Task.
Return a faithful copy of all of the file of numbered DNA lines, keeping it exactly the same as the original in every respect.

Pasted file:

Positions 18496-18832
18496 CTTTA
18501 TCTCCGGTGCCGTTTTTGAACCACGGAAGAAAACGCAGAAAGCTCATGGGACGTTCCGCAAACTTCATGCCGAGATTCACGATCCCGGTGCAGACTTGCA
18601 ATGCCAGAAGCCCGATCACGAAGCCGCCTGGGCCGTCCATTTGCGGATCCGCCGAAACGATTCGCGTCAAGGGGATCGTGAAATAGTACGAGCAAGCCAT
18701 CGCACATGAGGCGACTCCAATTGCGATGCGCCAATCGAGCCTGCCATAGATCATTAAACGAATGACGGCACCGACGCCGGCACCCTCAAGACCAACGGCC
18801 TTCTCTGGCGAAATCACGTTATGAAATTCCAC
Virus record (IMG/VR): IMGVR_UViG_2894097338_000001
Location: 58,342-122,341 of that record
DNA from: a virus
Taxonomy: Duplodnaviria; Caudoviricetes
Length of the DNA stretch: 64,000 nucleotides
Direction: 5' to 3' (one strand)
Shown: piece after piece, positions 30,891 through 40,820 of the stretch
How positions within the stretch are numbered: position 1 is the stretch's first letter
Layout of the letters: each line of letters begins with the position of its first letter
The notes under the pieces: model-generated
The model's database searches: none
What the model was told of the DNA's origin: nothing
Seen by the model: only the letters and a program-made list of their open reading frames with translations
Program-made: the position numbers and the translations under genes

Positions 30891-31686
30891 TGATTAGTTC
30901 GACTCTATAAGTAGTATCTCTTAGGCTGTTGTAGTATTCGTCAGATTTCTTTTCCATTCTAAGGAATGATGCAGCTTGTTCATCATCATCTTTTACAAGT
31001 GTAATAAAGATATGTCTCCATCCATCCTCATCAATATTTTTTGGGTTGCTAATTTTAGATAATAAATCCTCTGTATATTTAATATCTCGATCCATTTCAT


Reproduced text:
Positions 18496-18832
18496 CTTTA
18501 TCTCCGGTGCCGTTTTTGAACCACGGAAGAAAACGCAGAAAGCTCATGGGACGTTCCGCAAACTTCATGCCGAGATTCACGATCCCGGTGCAGACTTGCA
18601 ATGCCAGAAGCCCGATCACGAAGCCGCCTGGGCCGTCCATTTGCGGATCCGCCGAAACGATTCGCGTCAAGGGGATCGTGAAATAGTACGAGCAAGCCAT
18701 CGCACATGAGGCGACTCCAATTGCGATGCGCCAATCGAGCCTGCCATAGATCATTAAACGAATGACGGCACCGACGCCGGCACCCTCAAGACCAACGGCC
18801 TTCTCTGGCGAAATCACGTTATGAAATTCCAC
Virus record (IMG/VR): IMGVR_UViG_2894097338_000001
Location: 58,342-122,341 of that record
DNA from: a virus
Taxonomy: Duplodnaviria; Caudoviricetes
Length of the DNA stretch: 64,000 nucleotides
Direction: 5' to 3' (one strand)
Shown: piece after piece, positions 30,891 through 40,820 of the stretch
How positions within the stretch are numbered: position 1 is the stretch's first letter
Layout of the letters: each line of letters begins with the position of its first letter
The notes under the pieces: model-generated
The model's database searches: none
What the model was told of the DNA's origin: nothing
Seen by the model: only the letters and a program-made list of their open reading frames with translations
Program-made: the position numbers and the translations under genes

Positions 30891-31686
30891 TGATTAGTTC
30901 GACTCTATAAGTAGTATCTCTTAGGCTGTTGTAGTATTCGTCAGATTTCTTTTCCATTCTAAGGAATGATGCAGCTTGTTCATCATCATCTTTTACAAGT
31001 GTAATAAAGATATGTCTCCATCCATCCTCATCAATATTTTTTGGGTTGCTAATTTTAGATAATAAATCCTCTGTATATTTAATATCTCGATCCATTTCAT